I would not vote for Biden. Don’t panic, I am not American, but I have a feeling as last time that too many are not willing to go through the hassle, leaving the job early, waiting in line for someone like Biden, who is again merely less evil, short term.

    Long term, he might be a greater evil, when his success contributes to more such poor candidates propped up by dubious methods, and more overall disenchanted voters who then vote populist right wing demagogues.

    1. I think Sanders will get the nomination. And I agree that the problem with Biden is that he’s so utterly uninspiring.

  9. Sick of it! Sick of crappy headlines with “Here’s Everything You Need To Know!!” Monstrous nonsense. I generally won’t read any item with “Here’s What You …”

    We are doomed. I’ve cancelled my longstanding NYT online subscription.

  10. I will of course be voting for the Democratic candidate for President, but my vote in the primaries is still up for grabs.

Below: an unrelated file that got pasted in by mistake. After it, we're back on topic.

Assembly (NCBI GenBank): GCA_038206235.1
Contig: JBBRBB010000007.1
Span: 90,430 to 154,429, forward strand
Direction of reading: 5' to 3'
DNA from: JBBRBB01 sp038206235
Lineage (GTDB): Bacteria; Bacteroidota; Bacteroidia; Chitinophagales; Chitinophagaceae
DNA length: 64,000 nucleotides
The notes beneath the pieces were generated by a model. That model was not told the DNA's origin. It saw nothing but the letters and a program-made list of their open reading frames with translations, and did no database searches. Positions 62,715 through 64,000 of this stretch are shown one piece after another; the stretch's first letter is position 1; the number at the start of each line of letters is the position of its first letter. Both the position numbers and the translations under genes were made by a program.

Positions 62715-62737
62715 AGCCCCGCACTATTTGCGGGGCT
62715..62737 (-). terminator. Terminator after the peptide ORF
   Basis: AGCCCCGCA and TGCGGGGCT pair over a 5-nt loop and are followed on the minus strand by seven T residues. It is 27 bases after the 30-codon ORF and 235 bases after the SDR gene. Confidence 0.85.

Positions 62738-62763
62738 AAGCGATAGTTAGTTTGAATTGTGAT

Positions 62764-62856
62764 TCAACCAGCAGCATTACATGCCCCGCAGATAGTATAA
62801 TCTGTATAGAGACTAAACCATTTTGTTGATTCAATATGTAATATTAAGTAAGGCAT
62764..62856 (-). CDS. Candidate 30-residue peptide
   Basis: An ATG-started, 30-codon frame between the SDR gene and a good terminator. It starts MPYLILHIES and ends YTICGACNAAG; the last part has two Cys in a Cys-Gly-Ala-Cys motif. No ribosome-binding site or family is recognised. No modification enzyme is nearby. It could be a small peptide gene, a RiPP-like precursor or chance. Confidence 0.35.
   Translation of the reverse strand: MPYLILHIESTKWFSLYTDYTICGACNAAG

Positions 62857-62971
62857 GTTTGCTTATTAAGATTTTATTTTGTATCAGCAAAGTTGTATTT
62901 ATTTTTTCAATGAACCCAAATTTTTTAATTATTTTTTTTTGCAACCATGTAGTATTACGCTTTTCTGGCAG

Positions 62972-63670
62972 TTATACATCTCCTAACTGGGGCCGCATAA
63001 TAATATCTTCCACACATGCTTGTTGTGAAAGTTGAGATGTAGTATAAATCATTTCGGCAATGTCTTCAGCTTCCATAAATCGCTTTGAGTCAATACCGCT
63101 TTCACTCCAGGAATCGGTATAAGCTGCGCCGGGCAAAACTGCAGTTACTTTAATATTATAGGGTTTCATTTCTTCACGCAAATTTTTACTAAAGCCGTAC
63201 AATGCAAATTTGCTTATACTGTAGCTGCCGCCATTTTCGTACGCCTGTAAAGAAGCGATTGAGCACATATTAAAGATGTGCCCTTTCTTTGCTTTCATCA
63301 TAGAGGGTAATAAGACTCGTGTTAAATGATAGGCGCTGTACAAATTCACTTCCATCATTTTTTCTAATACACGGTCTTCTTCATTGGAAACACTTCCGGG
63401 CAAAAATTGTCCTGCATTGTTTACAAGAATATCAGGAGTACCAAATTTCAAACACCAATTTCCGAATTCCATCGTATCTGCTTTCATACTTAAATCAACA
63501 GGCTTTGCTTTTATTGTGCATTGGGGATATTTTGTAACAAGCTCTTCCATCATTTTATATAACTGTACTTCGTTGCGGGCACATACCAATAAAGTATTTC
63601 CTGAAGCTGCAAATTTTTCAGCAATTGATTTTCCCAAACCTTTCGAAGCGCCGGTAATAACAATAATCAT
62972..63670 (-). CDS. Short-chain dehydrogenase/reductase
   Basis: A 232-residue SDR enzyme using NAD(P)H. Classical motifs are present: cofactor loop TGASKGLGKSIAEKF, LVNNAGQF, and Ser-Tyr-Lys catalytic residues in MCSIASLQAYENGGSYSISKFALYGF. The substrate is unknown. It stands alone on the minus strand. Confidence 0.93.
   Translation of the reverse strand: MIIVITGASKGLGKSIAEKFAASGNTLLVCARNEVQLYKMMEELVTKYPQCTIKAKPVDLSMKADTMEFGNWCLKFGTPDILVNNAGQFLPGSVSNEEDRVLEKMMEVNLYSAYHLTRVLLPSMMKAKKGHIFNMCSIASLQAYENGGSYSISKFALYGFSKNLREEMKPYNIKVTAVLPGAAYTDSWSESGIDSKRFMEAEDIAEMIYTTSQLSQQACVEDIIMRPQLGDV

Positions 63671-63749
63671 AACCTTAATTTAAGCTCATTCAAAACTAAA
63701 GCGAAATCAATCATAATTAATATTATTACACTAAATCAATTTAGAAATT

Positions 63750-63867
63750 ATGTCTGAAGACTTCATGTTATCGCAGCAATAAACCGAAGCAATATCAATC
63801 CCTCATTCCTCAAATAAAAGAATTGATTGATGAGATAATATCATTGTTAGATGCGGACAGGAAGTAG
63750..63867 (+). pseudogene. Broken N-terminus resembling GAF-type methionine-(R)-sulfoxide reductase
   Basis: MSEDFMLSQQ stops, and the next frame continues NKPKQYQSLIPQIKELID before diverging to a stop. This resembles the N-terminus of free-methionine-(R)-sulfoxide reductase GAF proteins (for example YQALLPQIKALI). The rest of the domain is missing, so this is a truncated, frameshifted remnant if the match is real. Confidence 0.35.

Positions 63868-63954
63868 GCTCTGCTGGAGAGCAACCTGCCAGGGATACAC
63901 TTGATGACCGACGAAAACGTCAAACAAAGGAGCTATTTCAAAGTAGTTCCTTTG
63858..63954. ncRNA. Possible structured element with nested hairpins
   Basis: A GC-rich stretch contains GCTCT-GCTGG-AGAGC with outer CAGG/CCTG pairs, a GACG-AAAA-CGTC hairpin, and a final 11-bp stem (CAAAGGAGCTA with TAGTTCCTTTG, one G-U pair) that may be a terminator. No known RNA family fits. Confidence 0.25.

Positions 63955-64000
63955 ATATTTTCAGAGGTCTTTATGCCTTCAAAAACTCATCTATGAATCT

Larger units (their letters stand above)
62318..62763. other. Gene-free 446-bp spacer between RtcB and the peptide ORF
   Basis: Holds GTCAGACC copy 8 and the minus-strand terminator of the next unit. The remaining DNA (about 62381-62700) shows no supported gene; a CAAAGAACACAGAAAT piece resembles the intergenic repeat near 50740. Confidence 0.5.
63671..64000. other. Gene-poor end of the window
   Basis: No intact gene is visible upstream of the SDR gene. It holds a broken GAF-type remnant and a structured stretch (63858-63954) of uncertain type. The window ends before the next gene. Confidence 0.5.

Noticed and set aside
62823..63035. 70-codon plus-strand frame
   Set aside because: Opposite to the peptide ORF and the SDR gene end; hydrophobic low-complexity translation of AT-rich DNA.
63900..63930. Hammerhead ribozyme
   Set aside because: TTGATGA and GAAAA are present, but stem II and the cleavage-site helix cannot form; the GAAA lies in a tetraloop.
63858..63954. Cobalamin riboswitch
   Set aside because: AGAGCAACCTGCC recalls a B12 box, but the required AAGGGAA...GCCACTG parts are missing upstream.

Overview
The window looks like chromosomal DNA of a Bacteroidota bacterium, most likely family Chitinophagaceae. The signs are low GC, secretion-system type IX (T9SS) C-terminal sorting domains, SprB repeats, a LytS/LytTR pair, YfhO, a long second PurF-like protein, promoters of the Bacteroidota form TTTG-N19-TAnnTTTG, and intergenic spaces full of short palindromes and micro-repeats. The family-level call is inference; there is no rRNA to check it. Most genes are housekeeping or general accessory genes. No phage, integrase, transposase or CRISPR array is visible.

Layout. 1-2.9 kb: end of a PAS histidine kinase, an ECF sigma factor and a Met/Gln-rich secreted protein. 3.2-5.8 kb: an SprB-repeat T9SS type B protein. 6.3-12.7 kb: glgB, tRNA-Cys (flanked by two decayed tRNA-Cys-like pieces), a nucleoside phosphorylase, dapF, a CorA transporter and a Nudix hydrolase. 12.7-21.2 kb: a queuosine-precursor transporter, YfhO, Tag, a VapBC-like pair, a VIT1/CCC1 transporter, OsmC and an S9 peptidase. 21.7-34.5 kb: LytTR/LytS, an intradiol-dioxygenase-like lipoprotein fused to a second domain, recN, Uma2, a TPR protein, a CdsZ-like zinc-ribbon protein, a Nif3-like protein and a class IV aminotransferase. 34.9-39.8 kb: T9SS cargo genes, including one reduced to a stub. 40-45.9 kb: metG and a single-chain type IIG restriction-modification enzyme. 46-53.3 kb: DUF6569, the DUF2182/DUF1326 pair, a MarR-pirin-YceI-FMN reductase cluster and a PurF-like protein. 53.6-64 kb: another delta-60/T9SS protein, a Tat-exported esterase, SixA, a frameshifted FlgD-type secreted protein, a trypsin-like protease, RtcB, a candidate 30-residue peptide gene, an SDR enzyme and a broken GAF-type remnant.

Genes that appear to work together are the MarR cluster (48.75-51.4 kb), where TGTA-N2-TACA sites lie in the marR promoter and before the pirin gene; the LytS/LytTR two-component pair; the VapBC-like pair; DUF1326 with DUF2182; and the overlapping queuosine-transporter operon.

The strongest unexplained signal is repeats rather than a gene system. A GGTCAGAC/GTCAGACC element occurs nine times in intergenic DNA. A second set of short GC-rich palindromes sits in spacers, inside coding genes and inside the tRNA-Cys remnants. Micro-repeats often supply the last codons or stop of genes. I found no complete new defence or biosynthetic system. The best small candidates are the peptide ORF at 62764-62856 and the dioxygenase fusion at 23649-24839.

I like the ‘B’ team better than the ‘A’ team right now. I’ll be voting for Klobuchar or Buttigeig rather than Sanders, Warren, or Biden.

    At least, that’s the plan. The plan may change depending on who survives the next month or two – I’m not in one of the early primary states.

  11. I think that of the candidates still in the race, Ms Klobuchar would be the one with the best chances of beating Mr Trump comprehensively.
    She suffers from low name recognition, but once/if the candidate, that would disappear of course.
    On the other hand, she is quite popular in the areas that matter, the Mid-West, where Ms Clinton lost the EC.